Just as security policies for the wired network exist in organizations, with the growing deployment of 802.11 bases access mechanisms, there is a growing concern amongst network administrators, to ensure that the network is secure. However, unlike the wired network where one needs to be plugged into a jack in order to gain access, in the wireless network, the intruders/war drivers need not be physically located on the premises Thus, there is a growing need for a wireless monitoring solution that continously monitors the wireless environment, detects any inconsistencies and can pre-empt any DOS attacks.This project is motivated by this requirement and the goal is to design a wireless monitoring system that can be deployed on laptops or smaller embedded platforms ( and hence is small enough to fit into 128MB Compact Flash cards) and have the capability of capturing, reporting and storing sniffed information on a per packet basis into a database

Steps involved (or things that you will learn on the way even if you dont know):

  1. Knowledge of 802.11 drivers (Cisco Aironet , Prism2 and Atheros based cards)
  2. How to put the cards in monitoring mode
  3. Understand RF monitoring
  4. Capture packets and report to database
  5. Build a database and interface for the monitoring application to report information to the database
  6. Ability to view reported information in real-time (optional)

802.11 Security

The 802.11 wireless local area network (WLAN) standard, is widely used and forms the basis behind every WLAN product, whether it is wireless interface cards used on a laptop or the access points that serve these laptops. Unfortunately, the medium access control or MAC sublayer of this standard also serves as an example of faulty protocol design in which security has been added as an afterthought, rather than being incorporated from the ground up, leaving gaping security holes. Students will be asked to scrutinize every aspect of the 802.11 MAC protocol so as to come up with, and implement, innovative ways to "break" the protocol. In the second phase, the students will design a wireless honeypot system. A honeypot is defined as : "An information system resource whose value lies in unauthorized or illicit use of that resource". Students will create a wireless network, with a single AP and one or more other computers, solely to attract attackers/intruders. Using a dedicated data capturing mechanism they will log all unauthorised activity on this network. The network ideally should have automated traffic generated on it to resemble a normal network, to fool a passive observer. Students will have to also play the attacker and demonstrate an unauthorised use of this network and the logs tracking this use. Example setups could use a real AP with some simple security settings or a fake (software) AP complete with a fake web based management interface which attracts hackers trying to change the network configuration (while logging the details of any such attempt).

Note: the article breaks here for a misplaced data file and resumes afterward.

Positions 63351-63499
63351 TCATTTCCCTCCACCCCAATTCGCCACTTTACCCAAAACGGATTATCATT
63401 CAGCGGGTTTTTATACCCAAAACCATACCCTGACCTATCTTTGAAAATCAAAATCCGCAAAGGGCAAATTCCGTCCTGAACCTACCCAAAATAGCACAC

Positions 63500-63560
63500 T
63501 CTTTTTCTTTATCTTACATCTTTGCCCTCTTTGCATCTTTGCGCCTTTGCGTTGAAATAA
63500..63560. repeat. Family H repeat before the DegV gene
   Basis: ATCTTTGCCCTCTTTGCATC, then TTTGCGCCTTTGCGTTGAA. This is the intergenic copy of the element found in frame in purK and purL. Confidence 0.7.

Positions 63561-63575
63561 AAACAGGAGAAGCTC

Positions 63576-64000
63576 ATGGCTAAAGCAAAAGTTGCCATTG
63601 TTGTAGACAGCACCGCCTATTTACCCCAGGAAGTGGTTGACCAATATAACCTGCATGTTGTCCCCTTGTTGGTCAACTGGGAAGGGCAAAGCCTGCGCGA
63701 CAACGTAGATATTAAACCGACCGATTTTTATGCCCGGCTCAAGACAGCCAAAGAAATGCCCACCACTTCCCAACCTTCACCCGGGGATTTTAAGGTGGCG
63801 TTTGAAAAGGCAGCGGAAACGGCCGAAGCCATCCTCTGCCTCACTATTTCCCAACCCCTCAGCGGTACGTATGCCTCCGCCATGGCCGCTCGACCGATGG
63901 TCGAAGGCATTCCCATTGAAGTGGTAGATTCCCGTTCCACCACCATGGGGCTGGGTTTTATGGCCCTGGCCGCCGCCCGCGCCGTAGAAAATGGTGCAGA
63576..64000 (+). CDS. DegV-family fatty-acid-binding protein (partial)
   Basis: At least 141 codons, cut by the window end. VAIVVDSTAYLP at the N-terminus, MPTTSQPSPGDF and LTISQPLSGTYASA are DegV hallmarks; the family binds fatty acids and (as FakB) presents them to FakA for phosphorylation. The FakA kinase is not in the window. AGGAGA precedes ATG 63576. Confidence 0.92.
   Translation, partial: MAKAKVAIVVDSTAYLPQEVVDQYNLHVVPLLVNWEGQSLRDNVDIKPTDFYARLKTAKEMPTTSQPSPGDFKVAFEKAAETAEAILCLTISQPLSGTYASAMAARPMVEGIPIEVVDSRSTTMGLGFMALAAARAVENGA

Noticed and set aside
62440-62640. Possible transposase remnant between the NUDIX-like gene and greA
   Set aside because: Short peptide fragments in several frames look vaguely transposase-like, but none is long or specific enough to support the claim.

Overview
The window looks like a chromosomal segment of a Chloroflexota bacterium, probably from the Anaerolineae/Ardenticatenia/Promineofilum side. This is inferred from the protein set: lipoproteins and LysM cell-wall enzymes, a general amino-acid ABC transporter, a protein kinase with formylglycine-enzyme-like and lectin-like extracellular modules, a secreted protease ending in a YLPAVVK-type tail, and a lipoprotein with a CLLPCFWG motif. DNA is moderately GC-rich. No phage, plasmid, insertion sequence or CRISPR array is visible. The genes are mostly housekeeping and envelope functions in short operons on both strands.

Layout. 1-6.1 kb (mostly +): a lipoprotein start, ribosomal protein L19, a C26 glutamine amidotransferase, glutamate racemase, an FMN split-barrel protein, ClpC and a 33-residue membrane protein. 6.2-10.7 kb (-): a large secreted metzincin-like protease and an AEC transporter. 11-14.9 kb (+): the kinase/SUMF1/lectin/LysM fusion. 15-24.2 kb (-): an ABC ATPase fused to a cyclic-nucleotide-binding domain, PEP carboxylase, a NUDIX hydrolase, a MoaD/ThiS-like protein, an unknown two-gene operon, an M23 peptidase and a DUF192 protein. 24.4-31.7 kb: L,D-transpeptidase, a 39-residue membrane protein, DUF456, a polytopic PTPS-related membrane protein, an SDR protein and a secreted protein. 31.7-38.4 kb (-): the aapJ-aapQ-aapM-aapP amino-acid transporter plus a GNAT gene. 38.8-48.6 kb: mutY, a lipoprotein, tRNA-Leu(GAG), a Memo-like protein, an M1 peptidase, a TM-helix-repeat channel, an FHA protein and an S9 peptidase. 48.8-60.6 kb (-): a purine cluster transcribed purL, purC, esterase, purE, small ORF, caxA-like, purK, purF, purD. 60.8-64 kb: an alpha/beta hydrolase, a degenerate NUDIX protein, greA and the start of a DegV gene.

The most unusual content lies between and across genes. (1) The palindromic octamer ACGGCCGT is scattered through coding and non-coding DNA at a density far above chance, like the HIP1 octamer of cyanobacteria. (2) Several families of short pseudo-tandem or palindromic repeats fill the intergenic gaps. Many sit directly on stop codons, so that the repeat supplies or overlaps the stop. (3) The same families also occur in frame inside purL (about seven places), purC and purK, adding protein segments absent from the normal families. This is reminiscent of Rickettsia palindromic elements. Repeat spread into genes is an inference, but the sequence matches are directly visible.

Traffic Monitoring

There is a widespread belief that traffic congestion can be alleviated by providing drivers (or their navigation systems) with more timely information about traffic jams. In the future, this information could be gathered over a wireless network from in-vehicle GPS receivers. This project can make use of the GPS receivers and the future ORBIT wireless network available on the Rutgers bus system. Students will design the system and build the application that computes real-time traffic congestion from GPS location traces.

Wireless Throughput Measurement

Estimating end-to-end throughput of different wireless topologies is an important and challenging task. Measured throughput results for simpler topologies can serve as building blocks to estimate throughput for much more complex topologies. In this project, the students will first set up various simple network topologies using Orbit testbed, and measure their throughput. In addition, the students will also need to plug in different MAC protocols to study their impact on the end-to-end throughput. This exercise will help students understand the design and implementation of different network protocols, as well as get familiar with the national wireless testbed.

802.11 Interference Generator

Wireless network research benefits from being able to raise the noise floor through interference generators, because the radio range is scaled down so that experiments can be conducted in a smaller space. This project explores using standard 802.11 radios based on the Atheros chipset as interference generators. Students will modify the linux device driver to enable interference generation and test a variety of interfere positions and strengths for effectiveness.